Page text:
Mentions: All of the previous results depict divisions in which the cleavage furrow forms circumferentially between two equivalent mitotic asters deep in the cell. We also investigated RhoA activity in two specialized forms of cytokinesis: micromere formation in sea urchins and polar body formation in X. laevis. At the eight-cell stage in sea urchins, the four vegetal cells divide highly asymmetrically such that the vegetal-most daughter is ∼1/30 the volume of the other. In preparation for micromere formation, the mitotic spindle develops in an eccentric position with one aster flattened against the vegetal cortex and the other deep in the cytoplasm. During micromere formation, the RhoA zone was asymmetrically positioned toward the inner edge of the blastomeres, and both formed and focused first on the side of the blastomere, where the spindle was closest, corresponding to the site of furrow initiation (Fig. 3 A and Video 4, available at http://www.jcb.org/cgi/content/full/jcb.200501131/DC1).


A microtubule-dependent zone of active RhoA during cleavage plane specification.

Bement WM, Benink HA, von Dassow G - J. Cell Biol. (2005)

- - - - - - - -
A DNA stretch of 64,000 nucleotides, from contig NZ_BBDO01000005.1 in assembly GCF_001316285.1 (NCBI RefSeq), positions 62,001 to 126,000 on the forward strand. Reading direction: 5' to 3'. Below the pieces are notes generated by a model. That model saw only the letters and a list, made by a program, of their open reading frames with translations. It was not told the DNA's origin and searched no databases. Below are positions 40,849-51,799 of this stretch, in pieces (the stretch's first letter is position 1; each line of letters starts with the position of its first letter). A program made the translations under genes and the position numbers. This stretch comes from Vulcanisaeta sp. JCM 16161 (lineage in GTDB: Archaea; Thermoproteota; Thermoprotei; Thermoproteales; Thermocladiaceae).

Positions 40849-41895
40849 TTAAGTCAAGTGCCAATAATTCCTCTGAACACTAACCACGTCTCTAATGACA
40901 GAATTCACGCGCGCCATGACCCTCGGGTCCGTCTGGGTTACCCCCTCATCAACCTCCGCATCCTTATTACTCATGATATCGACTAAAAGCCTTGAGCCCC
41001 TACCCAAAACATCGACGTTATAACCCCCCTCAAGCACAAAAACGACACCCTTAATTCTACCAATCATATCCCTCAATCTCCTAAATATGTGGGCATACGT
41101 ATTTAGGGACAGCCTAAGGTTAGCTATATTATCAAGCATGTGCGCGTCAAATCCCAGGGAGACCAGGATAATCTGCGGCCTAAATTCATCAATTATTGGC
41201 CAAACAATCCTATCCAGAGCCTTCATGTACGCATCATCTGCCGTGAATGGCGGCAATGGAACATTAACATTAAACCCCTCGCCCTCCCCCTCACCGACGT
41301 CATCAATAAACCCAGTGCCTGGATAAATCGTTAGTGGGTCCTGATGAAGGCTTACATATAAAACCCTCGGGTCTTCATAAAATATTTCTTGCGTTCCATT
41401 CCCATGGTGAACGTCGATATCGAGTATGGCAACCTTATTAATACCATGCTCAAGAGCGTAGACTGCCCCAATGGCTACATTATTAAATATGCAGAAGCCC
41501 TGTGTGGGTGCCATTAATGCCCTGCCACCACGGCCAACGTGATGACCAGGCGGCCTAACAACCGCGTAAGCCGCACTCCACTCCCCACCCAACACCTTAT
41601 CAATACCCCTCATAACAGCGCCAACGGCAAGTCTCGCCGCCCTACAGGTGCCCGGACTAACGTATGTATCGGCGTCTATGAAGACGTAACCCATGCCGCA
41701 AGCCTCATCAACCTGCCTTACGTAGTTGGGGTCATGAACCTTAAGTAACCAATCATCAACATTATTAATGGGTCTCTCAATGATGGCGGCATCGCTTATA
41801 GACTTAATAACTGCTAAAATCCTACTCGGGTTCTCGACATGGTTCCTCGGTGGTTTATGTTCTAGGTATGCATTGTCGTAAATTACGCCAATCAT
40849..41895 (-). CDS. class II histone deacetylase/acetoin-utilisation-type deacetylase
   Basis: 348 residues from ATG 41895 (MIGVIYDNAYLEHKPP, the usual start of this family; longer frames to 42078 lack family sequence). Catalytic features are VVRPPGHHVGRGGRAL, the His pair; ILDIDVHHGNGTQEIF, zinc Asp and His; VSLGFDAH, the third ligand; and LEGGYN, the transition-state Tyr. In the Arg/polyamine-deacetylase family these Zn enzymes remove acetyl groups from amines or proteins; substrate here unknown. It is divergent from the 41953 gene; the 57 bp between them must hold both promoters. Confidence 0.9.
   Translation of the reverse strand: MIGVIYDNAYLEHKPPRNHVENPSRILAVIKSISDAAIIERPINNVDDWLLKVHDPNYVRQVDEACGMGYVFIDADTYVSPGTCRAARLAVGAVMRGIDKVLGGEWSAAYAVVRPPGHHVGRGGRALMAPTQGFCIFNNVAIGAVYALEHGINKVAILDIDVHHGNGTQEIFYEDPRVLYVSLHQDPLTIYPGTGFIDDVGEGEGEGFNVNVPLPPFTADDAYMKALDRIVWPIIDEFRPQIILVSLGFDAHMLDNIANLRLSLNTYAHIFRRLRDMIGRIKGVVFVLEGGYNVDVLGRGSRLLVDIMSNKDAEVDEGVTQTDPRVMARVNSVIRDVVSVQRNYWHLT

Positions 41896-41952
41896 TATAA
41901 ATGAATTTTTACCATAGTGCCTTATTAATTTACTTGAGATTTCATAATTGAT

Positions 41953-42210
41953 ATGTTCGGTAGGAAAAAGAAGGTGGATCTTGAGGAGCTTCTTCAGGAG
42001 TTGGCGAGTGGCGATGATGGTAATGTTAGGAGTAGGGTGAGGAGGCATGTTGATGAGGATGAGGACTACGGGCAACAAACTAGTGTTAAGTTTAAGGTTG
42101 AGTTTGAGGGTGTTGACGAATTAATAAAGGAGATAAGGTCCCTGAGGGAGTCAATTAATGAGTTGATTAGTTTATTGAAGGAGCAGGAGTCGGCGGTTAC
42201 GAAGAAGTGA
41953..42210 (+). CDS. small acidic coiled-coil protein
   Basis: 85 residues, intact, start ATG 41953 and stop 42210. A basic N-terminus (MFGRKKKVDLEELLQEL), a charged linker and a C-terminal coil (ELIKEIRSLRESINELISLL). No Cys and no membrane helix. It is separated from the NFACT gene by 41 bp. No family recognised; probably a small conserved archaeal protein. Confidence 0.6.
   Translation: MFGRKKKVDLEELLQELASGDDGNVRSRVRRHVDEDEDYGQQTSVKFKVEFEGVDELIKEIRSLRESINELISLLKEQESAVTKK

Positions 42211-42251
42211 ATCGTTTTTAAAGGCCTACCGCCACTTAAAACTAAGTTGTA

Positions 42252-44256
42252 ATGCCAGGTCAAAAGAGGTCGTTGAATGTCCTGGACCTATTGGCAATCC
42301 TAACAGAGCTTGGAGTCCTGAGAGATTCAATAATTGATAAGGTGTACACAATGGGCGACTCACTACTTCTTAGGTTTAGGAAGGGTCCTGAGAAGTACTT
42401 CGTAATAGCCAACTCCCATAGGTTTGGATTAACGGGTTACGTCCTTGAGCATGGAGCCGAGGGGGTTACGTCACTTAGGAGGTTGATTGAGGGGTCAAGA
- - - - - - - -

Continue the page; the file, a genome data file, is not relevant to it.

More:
RhoA zones accompany divergent forms of cytokinesis. (A) Micromere formation in green urchin embryos. Projection of 12 1-μm sections of an eight-cell green urchin embryo. Dashed outlines in first frame show spindle position and orientation. Cell at top forms a circumferential furrow above the spindle midplane; in other cells, the asymmetric position of the spindle corresponds to asymmetric furrowing, and the region of concentrated eGFP-rGBD spreads around the circumference as furrowing proceeds. (B) Polar body formation in X. laevis oocytes. Projection of 13 optical sections showing that eGFP-rGBD becomes concentrated in a circular region at the animal pole and constricts inward. Arrowheads indicate edges of zone. (C) Dual-labelled images from projection of 13 optical planes showing tubulin (red) and eGFP-rGBD (green) during polar body emission. Top row shows facing view; circular region of concentrated eGFP-rGBD closes inward around microtubules of the first meiotic spindle. Bottom three rows show Z view in which eGFP-rGBD is seen to contract inward and downward in concert with the closure of the cytokinetic array, which pinches off the forming polar body. The microscope was refocused at 05:20 to allow the eGFP-rGBD ring to be followed deeper into the cytoplasm. See online supplemental material for videos corresponding to A (Video 4) and C (Video 5, available at http://www.jcb.org/cgi/content/full/jcb.200501131/DC1). All times are in minutes:seconds after filming began. Bars, 25 μm.